Dia De Los Muertos comes alive with ofrendas


Did you know 91% of people in Mexico celebrate Dia de Los Muertos — often by putting ofrendas up for their loved ones?  The percentage here in Cicero is probably not that high, but ofrendas still pop up in our community at this time.

According to Culture and Traditions by insidemexico.com, ofrendas are an essential part of Dia de Los Muertos (Day of the Death). Historically, Dia de los Muertos originated in ancient Mesoamerica, where indigenous groups, like Aztec, Maya and Toltec, had specific times when they celebrated their loved ones who passed away. November 1 is a day to remember and celebrate all children who passed away and November 2 is set aside to honor adults.  This celebration is most common in Mexico but recently has become popular in the United States.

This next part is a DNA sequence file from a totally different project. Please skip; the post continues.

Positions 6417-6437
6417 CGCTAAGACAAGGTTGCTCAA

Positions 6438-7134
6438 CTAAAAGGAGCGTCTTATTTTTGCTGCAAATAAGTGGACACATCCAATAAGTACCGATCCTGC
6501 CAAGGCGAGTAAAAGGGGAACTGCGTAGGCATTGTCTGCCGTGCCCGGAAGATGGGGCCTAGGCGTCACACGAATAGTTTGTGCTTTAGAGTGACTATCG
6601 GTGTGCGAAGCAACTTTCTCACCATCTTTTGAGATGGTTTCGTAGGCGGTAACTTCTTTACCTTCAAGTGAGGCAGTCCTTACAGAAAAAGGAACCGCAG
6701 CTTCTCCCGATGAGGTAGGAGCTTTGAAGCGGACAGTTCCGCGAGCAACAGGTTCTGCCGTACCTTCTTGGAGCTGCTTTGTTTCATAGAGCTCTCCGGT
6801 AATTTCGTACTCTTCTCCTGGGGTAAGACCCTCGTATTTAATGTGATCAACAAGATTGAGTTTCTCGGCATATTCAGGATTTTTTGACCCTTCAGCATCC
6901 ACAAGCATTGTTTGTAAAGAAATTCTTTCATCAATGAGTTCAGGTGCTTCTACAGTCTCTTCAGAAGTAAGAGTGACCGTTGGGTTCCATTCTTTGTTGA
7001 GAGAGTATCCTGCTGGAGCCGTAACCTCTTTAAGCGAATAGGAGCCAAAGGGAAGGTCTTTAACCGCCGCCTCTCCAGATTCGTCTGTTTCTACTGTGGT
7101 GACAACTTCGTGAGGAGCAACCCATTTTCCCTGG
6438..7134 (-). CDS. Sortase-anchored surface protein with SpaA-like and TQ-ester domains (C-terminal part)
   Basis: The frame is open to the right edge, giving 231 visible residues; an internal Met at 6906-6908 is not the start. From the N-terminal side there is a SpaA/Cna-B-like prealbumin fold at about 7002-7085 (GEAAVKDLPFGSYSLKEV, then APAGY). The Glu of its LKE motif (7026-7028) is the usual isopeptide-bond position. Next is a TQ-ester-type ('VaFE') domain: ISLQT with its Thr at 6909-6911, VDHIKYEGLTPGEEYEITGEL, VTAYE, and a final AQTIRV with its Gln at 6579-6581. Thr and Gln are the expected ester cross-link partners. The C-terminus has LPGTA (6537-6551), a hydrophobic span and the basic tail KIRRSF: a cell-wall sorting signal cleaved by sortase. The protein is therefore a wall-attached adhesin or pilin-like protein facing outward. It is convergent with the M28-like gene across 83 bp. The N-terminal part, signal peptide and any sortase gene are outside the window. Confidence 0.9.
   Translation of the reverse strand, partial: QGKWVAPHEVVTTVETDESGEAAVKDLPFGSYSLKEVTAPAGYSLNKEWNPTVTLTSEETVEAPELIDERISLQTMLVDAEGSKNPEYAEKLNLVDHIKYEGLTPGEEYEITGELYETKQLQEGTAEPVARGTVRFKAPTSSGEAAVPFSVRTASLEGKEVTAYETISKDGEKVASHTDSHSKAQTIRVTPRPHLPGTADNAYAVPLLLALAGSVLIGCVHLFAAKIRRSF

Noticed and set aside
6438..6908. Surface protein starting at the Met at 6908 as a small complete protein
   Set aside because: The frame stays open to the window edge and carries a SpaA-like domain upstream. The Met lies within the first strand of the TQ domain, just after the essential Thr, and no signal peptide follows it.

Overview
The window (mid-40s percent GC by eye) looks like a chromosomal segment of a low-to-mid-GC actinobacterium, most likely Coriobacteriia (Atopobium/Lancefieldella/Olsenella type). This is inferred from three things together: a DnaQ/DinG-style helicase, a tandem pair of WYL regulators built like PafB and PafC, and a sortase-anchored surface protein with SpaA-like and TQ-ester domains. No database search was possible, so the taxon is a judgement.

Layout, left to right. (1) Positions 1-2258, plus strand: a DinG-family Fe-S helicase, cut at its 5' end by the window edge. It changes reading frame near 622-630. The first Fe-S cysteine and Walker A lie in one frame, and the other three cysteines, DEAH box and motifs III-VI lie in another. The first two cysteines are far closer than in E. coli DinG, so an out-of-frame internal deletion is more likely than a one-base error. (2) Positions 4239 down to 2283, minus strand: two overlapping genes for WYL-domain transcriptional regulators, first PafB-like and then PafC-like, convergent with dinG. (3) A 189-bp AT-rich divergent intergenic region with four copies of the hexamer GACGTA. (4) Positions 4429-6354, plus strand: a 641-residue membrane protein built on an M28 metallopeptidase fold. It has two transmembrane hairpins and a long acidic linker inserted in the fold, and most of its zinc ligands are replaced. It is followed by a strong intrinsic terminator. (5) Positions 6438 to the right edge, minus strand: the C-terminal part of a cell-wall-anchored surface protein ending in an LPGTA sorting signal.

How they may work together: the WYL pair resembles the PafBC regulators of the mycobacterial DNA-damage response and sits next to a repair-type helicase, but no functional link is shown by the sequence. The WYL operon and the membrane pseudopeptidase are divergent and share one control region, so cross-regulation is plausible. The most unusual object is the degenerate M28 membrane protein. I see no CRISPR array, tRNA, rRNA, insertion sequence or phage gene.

These altars are set up to honor and remember everyone who is on a new journey up in heaven. Like most people say, its a celebration of life, not death. Families place pictures of any special person that passed away, sometimes with items that belonged to them or their favorite foods:  often tamales, pan de muerto and hot chocolate.

Interestingly, every ofrenda includes the four and most important elements: wind, water, earth and fire. Water is left in a pitcher so the spirits can quench their thirst. Papel picado represents the wind. Earth is represented by food, especially bread. Candles are often left in the form of a cross to represent the cardinal directions, so the spirits can find their way. Flowers are also used and represent the fugacity of life.

Lastly, will you be setting up your ofrenda this year? And, what would your altar look like after you’ve passed?  What items would represent you?